At one time it was noted that it might become a musical. Last time we all actually met up and talked about doing something together. But that was 2005. It’s almost 20 years ago. We’re talking about the last time that the Genesis ever thought they could do something together again. What were they thinking? Hell no! It was never good, it was never going to fly.
That is a shame.
I had a fan criticising me the other day, saying, “You were the one who wouldn’t join them on that!” I thought, “You’ve got this so wrong.” At the time, I said “Yes, I will. Call me when and if you need me with this.” And I wasn’t surprised when the phone call never came because they wanted to do something with the five-man team.
From what I read – and I based my knowledge on Wikipedia… I don’t know how accurate that is as a source…
Very inaccurate! And they won’t let me correct things! I’ve put in corrections and they say “We won’t take this from the horses’ mouth, what we want is something that’s as robust as the National Enquirer! Yes, aliens, have landed and that is one of them.”
That’s insane to me. Wikipedia seemed to suggest that there were two instances of the five of you reconvening. And then Peter Gabriel would say “No, I don’t want to do it.” And then you would also say “No” because if he wouldn’t do it, then you wouldn’t. Is that accurate?
I’ll tell you exactly what happened. We all met up in Glasgow in 2005 where Phil was doing a solo gig. And what was on the table was the possibility of doing gigs, of doing The Lamb Lies Down on Broadway. That looked like it wasn’t going to be contentious. And Pete’s idea was, “Why don’t we follow the Cream model where we do a couple of shows in London and a couple of shows in in New York and just keep it to that?” And then the idea was also on the table of doing The Lamb Lies Down on Broadway as a musical. Tony Banks immediately said “It’s too complicated. It won’t work as a musical.”
And then there was stony silence after that. I think Pete lost interest. And that was it, you know, everyone just retired to their corner. And I did say I would be interested, if it came to it, of doing the four-man team of Genesis, because we did a couple of great albums with A Trick of the Tail and Wind & Wuthering. Sadly that was not to be. So Tony would say “We want you for Lamb Lies Down on Broadway, we want you for Lamb Lies Down on Broadway,” and I thought “No, you’ve just covered that, that isn’t going to happen.”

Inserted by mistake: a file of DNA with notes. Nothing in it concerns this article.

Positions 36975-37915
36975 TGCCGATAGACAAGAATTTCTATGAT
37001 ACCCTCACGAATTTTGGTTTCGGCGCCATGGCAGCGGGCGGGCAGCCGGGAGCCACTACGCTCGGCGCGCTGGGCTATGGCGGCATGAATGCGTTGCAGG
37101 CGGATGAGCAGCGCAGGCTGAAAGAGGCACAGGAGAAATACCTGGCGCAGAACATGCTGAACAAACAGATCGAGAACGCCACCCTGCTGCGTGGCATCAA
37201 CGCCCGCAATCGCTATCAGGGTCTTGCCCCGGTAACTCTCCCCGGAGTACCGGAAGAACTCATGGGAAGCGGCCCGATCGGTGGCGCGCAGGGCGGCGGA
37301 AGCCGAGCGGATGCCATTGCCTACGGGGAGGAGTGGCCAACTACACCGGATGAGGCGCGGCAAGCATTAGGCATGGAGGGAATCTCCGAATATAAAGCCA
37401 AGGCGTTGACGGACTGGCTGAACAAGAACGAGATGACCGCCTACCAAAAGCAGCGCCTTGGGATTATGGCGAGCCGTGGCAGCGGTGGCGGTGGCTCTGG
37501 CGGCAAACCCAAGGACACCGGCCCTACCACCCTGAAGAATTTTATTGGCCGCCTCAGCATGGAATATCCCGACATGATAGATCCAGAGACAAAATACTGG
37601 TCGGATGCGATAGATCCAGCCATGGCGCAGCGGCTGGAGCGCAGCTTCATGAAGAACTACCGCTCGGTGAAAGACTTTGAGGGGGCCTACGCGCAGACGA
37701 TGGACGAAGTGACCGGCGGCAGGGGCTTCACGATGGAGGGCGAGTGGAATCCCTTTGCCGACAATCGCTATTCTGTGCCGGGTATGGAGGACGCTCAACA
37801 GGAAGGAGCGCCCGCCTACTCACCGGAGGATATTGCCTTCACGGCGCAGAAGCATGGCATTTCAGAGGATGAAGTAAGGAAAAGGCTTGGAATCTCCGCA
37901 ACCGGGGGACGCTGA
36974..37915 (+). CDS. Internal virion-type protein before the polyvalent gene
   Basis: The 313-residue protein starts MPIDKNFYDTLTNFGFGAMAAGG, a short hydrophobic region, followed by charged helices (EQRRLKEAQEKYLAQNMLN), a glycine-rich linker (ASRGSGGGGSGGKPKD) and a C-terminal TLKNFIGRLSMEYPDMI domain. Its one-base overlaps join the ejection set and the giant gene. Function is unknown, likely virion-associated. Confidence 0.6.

So all I can say is, I honour the early work, politics-free. I sometimes cherry-pick the best work from ’70s Genesis, and other times I will do full albums, as I’ve done with Foxtrot, Selling England and Seconds Out. That’s what I do, this is why I love being a solo performer, because I know that I’ve got a band who have played the balls off this stuff and they grew up listening to a lot of it, so there’s not a problem. They’ll play that, they’ll play the solo stuff. They all get to shine playing their improvised muscular bits and what have you. And it’s so much easier.
The Mexican standoff that prevents bands reconvening are legendary, of course. We all know that’s what inhibits bands such as Pink Floyd. I’m not knocking them because we know that they’re capable of great work. We know that Genesis is capable of great work. But then there are other issues that have taken over with Genesis to stop them from reconvening in a certain form, not too long ago. They made no bones about the fact and said “That’s it, end of Genesis forever!”